Two further elements make all this more of an issue in Newham. As Robin Wales said this morning, there is rising demand for private rented accommodation as a result of the Olympics and of east London being seen as a cheaper alternative by richer boroughs seeking somewhere to send their own homeless people and it’s not surprising that the borough is seeking a solution of its own. Meanwhile Wales have been among the biggest enthusiasts for the idea of prioritising people in work and members of the armed forces for new social housing tenancies (‘don’t come and show us that you’re poor and you’re not working and the most needy’, he told Inside Housing last year). That inevitably means that someone else will be missing out: in this case homeless families on the waiting list.

This is not just an issue for Newham of course. Last year, Conservative-controlled Croydon made headlines with a very similar plan involving Hull rather than Stoke. Meanwhile, the alliance of Tory-run Westminster, Hammersmith & Fulham and Kensington & Chelsea is looking at Nottingham and Derby. What is curious is that Newham should have chosen to write to so many housing associations on such a controversial issue in the run-up to local elections.

So will they get away with sending their homeless families north? For months the government has been promising regulations on how the system of discharging the homelessness duty into the private rented sector will work. The key question is whether the new home is ‘suitable’. The regulations are now expected within the next week and will almost certainly cover the physical condition of the property and the record of the landlord – but will they also cover the location of the property? That is crucial for any number of reasons: keeping families and communities together; not disrupting children’s education; not moving vulnerable families into areas where essential services are already under severe pressure and unemployment is already high.

On Today on Tuesday, Shapps insisted: ‘I’ve been absolutely clear in those rules to local authorities that they must take into account the welfare of tenants in doing so, and that includes not packing them up and sending them to Stoke… it’s unfair and wrong. I’ve made the legislation and guidance very clear that they’re not to do this.’ Toby Lloyd of Shelter takes that as a positive sign that Shapps is promising that councils will not be able to ‘send their homeless households miles away from jobs, schools, families and communities’ on his watch.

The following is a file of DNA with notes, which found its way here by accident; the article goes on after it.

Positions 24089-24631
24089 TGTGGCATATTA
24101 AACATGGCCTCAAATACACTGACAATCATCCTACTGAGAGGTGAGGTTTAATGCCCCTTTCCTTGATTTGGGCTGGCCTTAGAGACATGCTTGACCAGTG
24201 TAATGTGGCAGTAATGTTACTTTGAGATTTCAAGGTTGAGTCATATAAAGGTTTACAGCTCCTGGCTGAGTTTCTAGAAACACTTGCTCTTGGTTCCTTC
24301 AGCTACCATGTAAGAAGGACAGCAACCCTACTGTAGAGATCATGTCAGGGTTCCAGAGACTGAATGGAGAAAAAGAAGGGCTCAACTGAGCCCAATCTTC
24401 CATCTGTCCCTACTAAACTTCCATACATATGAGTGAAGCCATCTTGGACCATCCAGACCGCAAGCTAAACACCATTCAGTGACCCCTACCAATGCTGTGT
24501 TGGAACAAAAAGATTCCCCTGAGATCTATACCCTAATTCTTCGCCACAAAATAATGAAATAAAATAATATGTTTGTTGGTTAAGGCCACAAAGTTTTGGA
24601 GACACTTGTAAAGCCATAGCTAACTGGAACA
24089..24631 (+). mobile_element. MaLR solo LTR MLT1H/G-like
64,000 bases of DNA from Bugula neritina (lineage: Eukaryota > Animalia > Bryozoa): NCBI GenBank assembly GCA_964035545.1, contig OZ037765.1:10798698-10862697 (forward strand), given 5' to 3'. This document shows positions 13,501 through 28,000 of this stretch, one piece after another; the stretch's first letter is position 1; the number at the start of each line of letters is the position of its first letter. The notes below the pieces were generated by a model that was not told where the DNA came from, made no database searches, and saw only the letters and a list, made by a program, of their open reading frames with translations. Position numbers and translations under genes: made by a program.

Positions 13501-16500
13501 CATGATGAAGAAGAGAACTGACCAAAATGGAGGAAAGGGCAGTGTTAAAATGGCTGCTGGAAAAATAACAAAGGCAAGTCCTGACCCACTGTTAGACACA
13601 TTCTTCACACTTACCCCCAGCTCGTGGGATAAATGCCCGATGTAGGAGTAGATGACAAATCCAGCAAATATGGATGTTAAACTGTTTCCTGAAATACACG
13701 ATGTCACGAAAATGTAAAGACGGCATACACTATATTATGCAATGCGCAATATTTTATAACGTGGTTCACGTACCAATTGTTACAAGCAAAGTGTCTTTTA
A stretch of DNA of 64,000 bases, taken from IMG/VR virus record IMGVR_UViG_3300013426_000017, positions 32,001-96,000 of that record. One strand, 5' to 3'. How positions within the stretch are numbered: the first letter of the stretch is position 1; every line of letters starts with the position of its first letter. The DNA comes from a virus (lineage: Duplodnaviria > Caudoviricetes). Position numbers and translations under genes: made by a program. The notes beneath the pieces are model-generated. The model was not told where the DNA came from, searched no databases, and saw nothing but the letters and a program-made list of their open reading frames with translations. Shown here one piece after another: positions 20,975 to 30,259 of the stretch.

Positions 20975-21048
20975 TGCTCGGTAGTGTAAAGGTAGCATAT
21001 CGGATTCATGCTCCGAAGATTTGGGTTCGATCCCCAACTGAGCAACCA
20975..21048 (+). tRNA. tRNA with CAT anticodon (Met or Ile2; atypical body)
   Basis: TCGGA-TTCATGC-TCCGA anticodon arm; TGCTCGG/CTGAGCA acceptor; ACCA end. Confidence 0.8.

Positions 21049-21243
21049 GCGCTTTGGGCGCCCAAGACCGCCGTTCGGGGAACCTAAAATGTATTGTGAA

Let’s hope so but I remember previous misleading pledges from Shapps too. Until I see that the regulations specifically cover the location of the private rented property, I’m sceptical.


5 Comments on “Stoke-on-Thames: location, location, location”

  1. […] issues I have commented on before and the latest blog from Jules Birch recounts these admirably here (saving me the time to reference!) and in yet another must read he states the crucial issue is […]

  2. Linda says:

    Hi I am from the borough of Hillingdon I am due to become homeless me and my partner and three children we have gone to Hillingdon housing needs and they have told us that we could end up in Manchester we have a lot ties as we have lived here for 7 years this will destroy my family apart as my partner is not going what can I do I am private renting bit landlord want to sell the council told as to stay until he goes to court what has the world come too please give advice

    • julesbirch says:

      Hi sorry to hear about all that. If you wanted to try something straight away you could try calling shelter’s helpline. Helpline is open tomorrow 8am to 5pm 0808 800 4444 – told you have to keep trying though, & best to call at 8am. It’s open 8-8 weekdays. Will try and find out if anyone has a local advice service on Monday

  3. […] flared up again in April 2012 when it emerged that Newham council had written to housing organisations across the North and Midlands offering to pay a […]